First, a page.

Venezuelan opposition leader Henrique Capriles, narrowly defeated at the polls, said Wednesday that the Supreme Court will decide "within hours" whether a new presidential vote should be held.
In an interview with AFP, Capriles warned that if the answer was no, he would bring his fight to "international bodies."
"Within hours, we are going to have a decision on whether (the Supreme Court) accepts" the opposition's bid to hold new elections, he said.
The Miranda state governor, who has not conceded the race which the National Electoral Board says Nicolas Maduro won by 1.49 points, said that if the high court takes on the legal case, it should last about three or four months.
But if it rejects the challenge, Capriles vowed to take his fight over the election's fairness "to every body it can be heard in" including the Inter-American Commission on Human Rights.
"Now, the ball is in the government's court. It is the one who has an illegitimacy crisis on its hands," said Capriles, 40.
He called the government's partial review of some results in the April 14 vote to replace the late Hugo Chavez, "a farse."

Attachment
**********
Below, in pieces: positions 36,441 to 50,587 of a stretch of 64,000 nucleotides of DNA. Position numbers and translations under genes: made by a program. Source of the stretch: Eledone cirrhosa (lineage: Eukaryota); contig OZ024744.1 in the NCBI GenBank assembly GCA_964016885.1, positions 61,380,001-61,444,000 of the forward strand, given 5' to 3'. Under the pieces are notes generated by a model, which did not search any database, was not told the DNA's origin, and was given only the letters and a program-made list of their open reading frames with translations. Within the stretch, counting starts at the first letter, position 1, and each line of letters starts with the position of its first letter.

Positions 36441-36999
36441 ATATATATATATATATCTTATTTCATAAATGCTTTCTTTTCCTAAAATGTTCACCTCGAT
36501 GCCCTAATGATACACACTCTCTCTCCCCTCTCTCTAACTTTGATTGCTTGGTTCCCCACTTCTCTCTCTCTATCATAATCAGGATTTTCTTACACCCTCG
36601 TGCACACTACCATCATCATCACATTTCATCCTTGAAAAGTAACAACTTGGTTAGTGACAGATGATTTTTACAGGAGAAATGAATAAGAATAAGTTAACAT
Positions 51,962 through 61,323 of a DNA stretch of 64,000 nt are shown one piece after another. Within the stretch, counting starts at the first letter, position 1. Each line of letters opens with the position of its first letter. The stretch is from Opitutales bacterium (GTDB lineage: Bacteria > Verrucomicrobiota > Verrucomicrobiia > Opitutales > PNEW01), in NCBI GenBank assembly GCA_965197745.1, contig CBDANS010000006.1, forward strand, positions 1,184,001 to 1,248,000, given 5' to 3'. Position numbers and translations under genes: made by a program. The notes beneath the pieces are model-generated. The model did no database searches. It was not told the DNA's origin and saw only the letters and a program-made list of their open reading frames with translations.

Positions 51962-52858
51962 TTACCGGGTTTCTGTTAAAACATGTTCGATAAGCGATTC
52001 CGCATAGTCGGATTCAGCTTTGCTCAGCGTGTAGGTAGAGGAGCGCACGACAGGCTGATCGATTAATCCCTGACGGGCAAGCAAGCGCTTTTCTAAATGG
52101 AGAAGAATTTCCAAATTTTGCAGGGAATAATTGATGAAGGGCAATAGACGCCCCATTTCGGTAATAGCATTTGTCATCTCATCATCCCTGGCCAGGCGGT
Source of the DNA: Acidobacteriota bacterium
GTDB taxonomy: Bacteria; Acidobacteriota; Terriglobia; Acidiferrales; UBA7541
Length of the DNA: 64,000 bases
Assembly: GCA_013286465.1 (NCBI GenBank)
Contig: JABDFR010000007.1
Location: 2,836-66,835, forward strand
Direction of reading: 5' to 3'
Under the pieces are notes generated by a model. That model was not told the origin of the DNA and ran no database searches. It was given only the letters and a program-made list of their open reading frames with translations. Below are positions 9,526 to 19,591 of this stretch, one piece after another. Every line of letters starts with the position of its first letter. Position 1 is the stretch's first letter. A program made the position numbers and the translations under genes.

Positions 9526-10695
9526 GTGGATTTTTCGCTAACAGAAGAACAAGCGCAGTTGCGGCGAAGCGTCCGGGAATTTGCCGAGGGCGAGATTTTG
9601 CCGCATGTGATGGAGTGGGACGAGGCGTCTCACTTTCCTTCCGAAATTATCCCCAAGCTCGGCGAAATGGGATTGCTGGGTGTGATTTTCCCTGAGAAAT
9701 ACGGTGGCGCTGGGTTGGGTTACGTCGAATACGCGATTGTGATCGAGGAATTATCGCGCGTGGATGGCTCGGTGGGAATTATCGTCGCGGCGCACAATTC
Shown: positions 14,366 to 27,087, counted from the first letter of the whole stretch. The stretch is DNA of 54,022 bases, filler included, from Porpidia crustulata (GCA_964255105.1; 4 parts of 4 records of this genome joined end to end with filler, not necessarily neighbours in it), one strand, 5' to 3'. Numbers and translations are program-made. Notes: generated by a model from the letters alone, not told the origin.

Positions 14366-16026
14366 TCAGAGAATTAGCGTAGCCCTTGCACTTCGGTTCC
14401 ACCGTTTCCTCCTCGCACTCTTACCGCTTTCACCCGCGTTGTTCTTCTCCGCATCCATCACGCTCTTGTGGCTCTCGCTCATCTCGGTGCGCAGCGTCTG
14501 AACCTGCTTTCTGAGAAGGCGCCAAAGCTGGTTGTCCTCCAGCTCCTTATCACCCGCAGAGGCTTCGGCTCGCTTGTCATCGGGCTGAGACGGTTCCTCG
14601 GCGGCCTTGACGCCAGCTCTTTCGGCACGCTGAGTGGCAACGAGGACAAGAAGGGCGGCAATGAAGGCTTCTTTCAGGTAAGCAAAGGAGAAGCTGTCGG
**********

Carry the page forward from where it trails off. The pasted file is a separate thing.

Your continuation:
"If they did a proper review, the election would be revoked. That's why they don't do it," he said.
Socialist Maduro, 50, defeated opposition leader Capriles, at least officially, by a razor-thin margin in the election to replace the late leftist leader Chavez.
Maduro charged the United States with financially backing the Venezuelan opposition.
Chavez, the most prominent face of the Latin American left for over a decade, was Venezuela's president for 14 years before his death in March.
Venezuela sits atop the world's largest proven oil reserves, and Chavez had harnessed its wealth to support popular social programs and provide aid to fellow leftist leaders across the region.
Maduro, a former bus driver and union organizer, was a member of Chavez's inner circle throughout the late leader's reign, serving as his vice president and foreign minister.